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Saturday, 19 November 2011

In or out?

As I noted the other day in this post, democracy is perceived in different ways by different people and at different times. Thus, for the anti-EU factions in the UK, the changes of government in the countries at the heart of the €uro crisis is "undemocratic" and one is given the impression that the democratically elected parliaments have been overthrown and unelected governors imposed. Yet, all that has happened is the unpopular and incompetent minority governments have been replaced, in Greece by a new coalition of sitting (elected!) MPs and in the other, by a new coalition, again composed of elected members already 'sitting' in the legislature. No different in fact to what happened when Mr Blair "retired" and handed over the reigns of power to Mr Brown without "consulting" the electorate.

I find myself amazed at some of the statments being made by presumably intelligent people. I have read in some blogs the assertion that "German Militarism" is once more a threat to the "freedom of Europe," that the whole EU is a "German plan to seize control of Europe" and many other similar, equally silly statements. For one thing present day Germany is far from "militaristic." In fact it is probably less "militaristic" than France or the UK. It has just slashed its Armed Forces, scrapping an entire class of modern frigates in the navy, entire regiments in the army and entire squadrons in the airforce. Having scrapped National Service, they are now struggling to recruit people for the services and, quite frankly, their focus is on protecting their own economy.

As for wishing to deprive anyone of their "democracy" I'd suggest that those making the charge should get a reality check. The German government operates and has done for as long as I can remember, on a coalition system. Everything the Chancellor does has first been fought over, argued and eventually voted on by the Bundestag. Then, sometimes, things still have to get the approval of the Landestags. There are 17 of those and they don't always do as the Bundestag recommends - far from it.

Yes, the proposals on the table at the moment is for a central committee which would determine the spending and borrowing levels for the member states. Yes, that takes control away from the member governments of their economies, but, frankly, if the peoples of those states want the stability of a solid currency, they have to surrender that control. No one is compelling them - if they want out, they probably still have the printing plates for their original currencies. The problem they would face, of course, is the value of that currency when they re-issue it. It could be just so much monopoly money ...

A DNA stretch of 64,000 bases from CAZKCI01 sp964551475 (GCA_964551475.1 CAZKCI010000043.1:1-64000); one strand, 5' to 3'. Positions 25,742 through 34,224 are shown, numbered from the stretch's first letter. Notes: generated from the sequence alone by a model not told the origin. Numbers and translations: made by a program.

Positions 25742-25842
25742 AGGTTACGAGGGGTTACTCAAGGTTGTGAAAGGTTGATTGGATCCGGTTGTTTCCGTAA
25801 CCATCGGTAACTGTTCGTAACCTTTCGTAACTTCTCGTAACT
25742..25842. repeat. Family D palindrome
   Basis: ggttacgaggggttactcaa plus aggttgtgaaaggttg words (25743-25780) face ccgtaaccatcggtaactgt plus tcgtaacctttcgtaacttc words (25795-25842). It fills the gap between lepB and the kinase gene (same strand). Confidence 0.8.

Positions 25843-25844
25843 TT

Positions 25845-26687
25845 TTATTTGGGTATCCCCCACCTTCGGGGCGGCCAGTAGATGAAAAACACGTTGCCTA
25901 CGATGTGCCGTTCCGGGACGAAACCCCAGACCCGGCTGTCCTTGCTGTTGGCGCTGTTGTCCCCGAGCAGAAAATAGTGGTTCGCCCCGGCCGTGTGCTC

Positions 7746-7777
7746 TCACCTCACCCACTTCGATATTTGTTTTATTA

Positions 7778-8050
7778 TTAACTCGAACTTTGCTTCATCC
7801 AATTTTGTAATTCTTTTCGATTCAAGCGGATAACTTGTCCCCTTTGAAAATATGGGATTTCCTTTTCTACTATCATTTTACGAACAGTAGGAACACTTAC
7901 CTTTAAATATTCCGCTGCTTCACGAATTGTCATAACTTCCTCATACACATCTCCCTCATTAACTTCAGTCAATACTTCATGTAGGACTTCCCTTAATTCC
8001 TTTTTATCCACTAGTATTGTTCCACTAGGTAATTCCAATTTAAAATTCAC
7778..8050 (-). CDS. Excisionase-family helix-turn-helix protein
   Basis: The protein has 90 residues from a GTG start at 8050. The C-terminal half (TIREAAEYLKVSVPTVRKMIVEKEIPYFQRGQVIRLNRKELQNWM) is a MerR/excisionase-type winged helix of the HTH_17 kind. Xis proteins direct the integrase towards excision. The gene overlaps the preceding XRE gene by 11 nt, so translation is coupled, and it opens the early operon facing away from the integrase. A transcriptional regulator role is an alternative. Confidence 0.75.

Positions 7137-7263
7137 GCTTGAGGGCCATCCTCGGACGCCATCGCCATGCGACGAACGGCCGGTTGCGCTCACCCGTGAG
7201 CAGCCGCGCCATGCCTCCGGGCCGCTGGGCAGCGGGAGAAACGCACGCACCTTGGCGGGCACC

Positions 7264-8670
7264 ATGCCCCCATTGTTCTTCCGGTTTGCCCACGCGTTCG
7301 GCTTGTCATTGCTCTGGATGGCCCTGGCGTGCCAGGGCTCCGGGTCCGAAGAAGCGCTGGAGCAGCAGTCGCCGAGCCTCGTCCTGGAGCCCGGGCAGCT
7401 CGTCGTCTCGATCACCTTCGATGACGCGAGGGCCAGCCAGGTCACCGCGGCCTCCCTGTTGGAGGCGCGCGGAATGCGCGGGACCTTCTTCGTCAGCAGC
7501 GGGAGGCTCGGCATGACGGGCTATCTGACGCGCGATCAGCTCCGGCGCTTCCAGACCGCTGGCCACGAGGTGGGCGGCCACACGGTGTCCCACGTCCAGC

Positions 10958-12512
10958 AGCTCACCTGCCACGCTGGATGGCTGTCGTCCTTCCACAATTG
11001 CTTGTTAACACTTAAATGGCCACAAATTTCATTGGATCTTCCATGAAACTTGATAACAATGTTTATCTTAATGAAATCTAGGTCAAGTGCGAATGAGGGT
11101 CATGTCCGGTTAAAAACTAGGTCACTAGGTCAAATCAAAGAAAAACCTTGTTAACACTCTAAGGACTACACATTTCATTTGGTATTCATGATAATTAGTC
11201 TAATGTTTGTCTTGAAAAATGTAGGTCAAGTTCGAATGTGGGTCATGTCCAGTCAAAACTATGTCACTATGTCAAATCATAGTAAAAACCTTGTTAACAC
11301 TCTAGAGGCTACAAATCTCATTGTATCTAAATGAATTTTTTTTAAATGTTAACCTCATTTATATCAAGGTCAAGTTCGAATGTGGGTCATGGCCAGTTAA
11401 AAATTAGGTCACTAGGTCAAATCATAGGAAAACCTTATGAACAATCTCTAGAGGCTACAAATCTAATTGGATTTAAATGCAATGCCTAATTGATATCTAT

Does anyone accuse the USA of having "robbed" its constituent States of their democracy because Washington DC determines the spending and borrowing limits? No, and it is worth remembering that the US Dollar also went through a tramatic start up.

Frankly I think the UK news media, the vociferous anti-EU-ers and and the government of the UK have to step back, stop throwing their toys out of the pram and decide whether they want to be a part of a larger Europe, or vanish into obscurity all on their own. I rather think Scotland will take its own route in that event and remain a part of the EU and other parts may take the same decision. The UK is a Great Power because it has a nuclear deterent, it no longer has the armed forces that could fight a major war, in fact I suspect that the Falklands, if invaded now, would be left to the invaders with no more than some "diplomatic exchanges" in the UN.

The real problem for the UK media and others, as I see it, is that the rest of Europe has made plain that they will not be dictated to by a single member which consistently refuses to follow the same rules they demand everyone else should. There is a LOT wrong in the EU, not least the unelected Commission appointed by the Council of Ministers - who claim this is legitimate because THEY are elected. By some measures that is democratic...

It does seem to me to come down to a single issue. The UK has to make a decision, to stay in the EU or to withdraw. Personally I will be sad to see the latter because I do believe that the UKs best interests lie in being a part of Europe, but that certainly isn't helped by the utter lack of understanding of so  much of Europe's history, or of the manner in which so many government's function.

It is a very complex issue, but it isn't helped by the likes of Nigel Farage slinging mud and refusing to work with people to achieve what we would all like to see, a strong Europe, democratic, and able to show the world a fair dispensation for all its people. That won't happen if the mudslinging and wrecking continues.

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